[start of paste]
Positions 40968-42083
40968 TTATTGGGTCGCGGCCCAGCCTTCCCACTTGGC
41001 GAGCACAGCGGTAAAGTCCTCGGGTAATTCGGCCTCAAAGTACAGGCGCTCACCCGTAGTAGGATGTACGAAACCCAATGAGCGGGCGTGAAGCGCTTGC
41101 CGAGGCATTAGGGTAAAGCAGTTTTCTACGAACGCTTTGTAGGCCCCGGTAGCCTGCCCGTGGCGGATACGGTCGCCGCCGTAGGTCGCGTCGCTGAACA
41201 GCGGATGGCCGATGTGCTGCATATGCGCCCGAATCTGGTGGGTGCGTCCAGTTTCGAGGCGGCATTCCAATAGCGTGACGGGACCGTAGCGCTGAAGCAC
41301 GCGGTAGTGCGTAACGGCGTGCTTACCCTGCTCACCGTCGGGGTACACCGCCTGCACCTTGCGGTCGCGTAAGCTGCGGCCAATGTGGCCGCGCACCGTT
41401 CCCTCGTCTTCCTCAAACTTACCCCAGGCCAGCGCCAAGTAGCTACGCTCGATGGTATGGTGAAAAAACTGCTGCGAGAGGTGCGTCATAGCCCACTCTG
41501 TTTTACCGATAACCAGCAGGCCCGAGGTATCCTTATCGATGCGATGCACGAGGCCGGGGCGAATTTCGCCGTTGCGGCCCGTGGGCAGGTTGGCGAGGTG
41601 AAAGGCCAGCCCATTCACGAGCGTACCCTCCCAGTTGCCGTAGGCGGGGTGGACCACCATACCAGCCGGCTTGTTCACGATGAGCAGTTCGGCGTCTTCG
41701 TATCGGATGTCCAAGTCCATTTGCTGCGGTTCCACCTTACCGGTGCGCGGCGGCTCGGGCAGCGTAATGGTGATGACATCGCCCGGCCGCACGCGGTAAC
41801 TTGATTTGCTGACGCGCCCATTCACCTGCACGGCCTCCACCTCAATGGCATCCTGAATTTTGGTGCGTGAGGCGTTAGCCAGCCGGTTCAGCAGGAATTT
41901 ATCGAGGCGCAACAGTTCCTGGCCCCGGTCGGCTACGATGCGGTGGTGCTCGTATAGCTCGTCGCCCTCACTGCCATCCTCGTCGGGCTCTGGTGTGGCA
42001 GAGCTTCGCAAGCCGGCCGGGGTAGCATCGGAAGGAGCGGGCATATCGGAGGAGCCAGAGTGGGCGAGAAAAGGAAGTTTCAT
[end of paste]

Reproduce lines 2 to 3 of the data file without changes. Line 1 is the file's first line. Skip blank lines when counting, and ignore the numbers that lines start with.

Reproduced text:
40968 TTATTGGGTCGCGGCCCAGCCTTCCCACTTGGC
41001 GAGCACAGCGGTAAAGTCCTCGGGTAATTCGGCCTCAAAGTACAGGCGCTCACCCGTAGTAGGATGTACGAAACCCAATGAGCGGGCGTGAAGCGCTTGC